Psychology B.S. (Sport Psychology)

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The sport psychology concentration focuses on the mental side of sport and exercise, applying principles of psychology to improve athletic and exercise performance. Students explore how psychological factors affect sport performance and how engaging in sport and exercise impacts a person’s physical health and psychological well-being. The focus is on developing mental skills that improve performance and on assisting athletes struggling with a variety of mental health issues, including performance anxiety, injury, depression, eating disorders, and substance abuse.

Students will have an opportunity to complete a psychology thesis and a 120-hour practicum.

Interested students in this course of study may be eligible for the Early Law School Admission Program.

Contact Information

Samantha Monda, Ph.D., NCC, CMPC
Interim Department Head, Psychology

Samantha J. Monda, Ph.D. 
Associate Professor of Psychology

4-Year Course Plan

Freshman Year, Fall

  • PSYC1010 General Psychology
  • INFS1020 Intro to Decision Support Systems
  • HIST/POLS History/Political Science Core Course
  • CSEN1010 Reading & Writing Strategies
  • HUMA1010 Humanities Art & Music

Freshman Year, Spring

Sophomore Year, Fall

  • Natural Science Elective
  • CSCM1030 Public Speaking & Persuasion
  • PSYC3500 Child Psychology OR PSYC3550 Human Growth & Development
  • Literature Elective
  • PSYC3600 Social Psychology

Sophomore Year, Spring

Junior Year, Fall

  • PSYC3100 Methods in Behavioral Research
  • PSYC3450 Cognitive Psychology
  • Course in Minor
  • Course in Minor
  • Open Elective

Junior Year, Spring

  • PSYC3810 Industrial Psychology
  • Course in Minor
  • Course in Minor
  • Open Elective
  • Open Elective

Senior Year, Fall

  • PSYC4823 Psychology Thesis
  • PSYC4813 Psychology Practicum
  • Course in Minor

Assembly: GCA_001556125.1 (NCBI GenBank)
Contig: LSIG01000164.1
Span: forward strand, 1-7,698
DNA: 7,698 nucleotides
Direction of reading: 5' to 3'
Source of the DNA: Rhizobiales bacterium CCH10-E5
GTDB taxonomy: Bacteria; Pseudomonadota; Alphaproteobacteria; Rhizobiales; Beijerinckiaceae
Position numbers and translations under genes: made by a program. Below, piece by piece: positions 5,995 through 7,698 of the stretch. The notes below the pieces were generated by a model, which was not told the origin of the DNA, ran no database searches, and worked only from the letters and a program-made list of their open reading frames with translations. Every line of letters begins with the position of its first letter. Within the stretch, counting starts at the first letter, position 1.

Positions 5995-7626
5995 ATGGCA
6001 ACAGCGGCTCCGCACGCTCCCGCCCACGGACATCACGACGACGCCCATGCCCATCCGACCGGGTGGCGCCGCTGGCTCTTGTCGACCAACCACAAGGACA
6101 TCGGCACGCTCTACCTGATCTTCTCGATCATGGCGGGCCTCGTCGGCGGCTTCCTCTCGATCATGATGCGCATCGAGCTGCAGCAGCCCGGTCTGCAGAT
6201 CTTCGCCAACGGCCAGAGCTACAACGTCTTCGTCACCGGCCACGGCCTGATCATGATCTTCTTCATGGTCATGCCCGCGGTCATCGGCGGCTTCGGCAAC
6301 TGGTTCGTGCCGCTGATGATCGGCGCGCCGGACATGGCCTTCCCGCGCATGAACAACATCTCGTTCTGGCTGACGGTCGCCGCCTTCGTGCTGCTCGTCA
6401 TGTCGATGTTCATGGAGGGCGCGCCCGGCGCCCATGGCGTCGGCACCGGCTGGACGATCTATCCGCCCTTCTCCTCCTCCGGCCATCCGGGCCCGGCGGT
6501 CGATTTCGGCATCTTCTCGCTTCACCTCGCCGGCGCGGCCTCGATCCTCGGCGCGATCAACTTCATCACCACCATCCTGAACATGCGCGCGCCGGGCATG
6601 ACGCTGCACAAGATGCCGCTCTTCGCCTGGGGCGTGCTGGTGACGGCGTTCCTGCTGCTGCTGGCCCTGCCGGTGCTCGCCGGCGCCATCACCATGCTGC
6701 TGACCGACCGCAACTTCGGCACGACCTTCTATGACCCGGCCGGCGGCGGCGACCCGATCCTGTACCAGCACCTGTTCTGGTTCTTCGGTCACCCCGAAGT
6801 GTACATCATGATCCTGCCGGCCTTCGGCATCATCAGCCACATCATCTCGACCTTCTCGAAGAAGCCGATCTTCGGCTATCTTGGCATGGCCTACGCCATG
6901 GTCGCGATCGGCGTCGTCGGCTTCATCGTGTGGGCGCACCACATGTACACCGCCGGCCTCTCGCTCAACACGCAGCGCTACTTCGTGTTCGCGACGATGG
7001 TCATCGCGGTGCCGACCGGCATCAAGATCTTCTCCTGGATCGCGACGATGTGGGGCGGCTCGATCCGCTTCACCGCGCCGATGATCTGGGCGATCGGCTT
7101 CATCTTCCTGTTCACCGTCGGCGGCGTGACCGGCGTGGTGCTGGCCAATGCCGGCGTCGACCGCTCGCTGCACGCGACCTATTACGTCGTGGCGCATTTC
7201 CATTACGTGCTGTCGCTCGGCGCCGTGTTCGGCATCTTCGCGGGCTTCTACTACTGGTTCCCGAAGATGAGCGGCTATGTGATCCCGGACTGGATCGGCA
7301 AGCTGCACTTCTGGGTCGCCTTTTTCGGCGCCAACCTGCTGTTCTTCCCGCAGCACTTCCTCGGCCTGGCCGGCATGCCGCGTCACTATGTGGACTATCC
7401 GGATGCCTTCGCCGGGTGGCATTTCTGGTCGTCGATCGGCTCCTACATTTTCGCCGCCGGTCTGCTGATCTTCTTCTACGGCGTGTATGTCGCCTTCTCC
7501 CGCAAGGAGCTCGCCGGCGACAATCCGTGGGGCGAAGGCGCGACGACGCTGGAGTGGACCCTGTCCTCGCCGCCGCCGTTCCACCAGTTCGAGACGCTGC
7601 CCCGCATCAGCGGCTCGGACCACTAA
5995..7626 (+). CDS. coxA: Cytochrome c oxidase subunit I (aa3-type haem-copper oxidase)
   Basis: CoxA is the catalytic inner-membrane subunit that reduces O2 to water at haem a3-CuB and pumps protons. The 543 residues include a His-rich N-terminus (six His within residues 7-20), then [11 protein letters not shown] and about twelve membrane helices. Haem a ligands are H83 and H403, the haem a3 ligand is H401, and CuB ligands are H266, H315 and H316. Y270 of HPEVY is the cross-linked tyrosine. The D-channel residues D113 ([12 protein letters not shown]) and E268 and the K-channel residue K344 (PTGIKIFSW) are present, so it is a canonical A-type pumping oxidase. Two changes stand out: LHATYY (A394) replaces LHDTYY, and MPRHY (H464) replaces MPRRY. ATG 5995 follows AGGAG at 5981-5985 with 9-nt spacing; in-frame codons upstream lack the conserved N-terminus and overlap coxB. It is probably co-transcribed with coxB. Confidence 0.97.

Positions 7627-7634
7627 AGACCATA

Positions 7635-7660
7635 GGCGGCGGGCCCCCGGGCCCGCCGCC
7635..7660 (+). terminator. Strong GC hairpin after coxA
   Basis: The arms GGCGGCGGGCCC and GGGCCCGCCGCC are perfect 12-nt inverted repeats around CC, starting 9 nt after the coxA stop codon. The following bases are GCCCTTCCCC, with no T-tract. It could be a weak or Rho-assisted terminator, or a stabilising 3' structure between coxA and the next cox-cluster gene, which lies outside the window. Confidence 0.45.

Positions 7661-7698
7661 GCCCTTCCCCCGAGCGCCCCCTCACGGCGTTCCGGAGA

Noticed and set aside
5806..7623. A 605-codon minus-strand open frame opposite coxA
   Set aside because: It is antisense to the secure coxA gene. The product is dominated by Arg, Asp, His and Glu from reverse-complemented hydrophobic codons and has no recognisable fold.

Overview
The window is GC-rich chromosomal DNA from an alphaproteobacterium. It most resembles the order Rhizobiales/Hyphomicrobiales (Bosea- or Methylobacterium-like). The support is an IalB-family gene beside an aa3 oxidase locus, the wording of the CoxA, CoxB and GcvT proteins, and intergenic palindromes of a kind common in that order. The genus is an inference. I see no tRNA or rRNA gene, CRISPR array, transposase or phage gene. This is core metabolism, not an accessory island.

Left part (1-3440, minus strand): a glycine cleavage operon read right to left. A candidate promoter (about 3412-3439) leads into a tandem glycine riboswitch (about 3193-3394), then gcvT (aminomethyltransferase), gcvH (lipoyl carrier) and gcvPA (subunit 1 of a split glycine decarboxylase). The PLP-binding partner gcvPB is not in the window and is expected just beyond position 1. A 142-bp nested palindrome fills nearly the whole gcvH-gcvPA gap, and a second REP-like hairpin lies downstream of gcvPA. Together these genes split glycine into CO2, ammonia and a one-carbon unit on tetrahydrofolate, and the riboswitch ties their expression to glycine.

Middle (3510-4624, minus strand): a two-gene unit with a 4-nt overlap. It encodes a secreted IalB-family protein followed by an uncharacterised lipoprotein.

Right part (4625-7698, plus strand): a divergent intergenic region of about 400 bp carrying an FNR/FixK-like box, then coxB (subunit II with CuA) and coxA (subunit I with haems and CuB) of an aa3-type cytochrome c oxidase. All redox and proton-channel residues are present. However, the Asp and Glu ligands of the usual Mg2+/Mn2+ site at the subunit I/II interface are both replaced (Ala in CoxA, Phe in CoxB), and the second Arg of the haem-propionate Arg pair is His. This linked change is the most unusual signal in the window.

• Open Elective
  • Open Elective

Senior Year, Spring

  • Course in Minor
  • Open Elective
  • Open Elective
  • Open Elective
  • Open Elective
Practicum Information

All traditional undergraduate students majoring in the social sciences must complete a practicum their senior year. This involves 120 hours of documented experience at an internship related to the student's field that has been pre-approved by the student's faculty mentor and the department head.

Participation in professional activities allows students to experience the work environment in their chosen field, make informed career choices, and enhance their employment credentials. These experiences reinforce the connection between professional and liberal learning through the application of classroom theories to actual occupational problems. 

Completing the practicum involves keeping a journal with daily entries and weekly reflections and a timesheet signed by the supervisor and writing a 12-page paper comparing and contrasting their experiences in the practicum with the theories and information presented in the social sciences coursework which was completed at RMU. It should also explain why the site was selected for the practicum and give any recommendations for future social sciences students about the practicum experience.

More details are available here.

Sample Courses:

These are some of the classes for students in this academic program:

Exercise and Health Psychology
Human Growth and Development
Psychology of Sport
Major Credits
Psychology, Statistics
Core Credits
Communication Skills, Economics, Humanities, History, Sciences, etc.
Elective Credits

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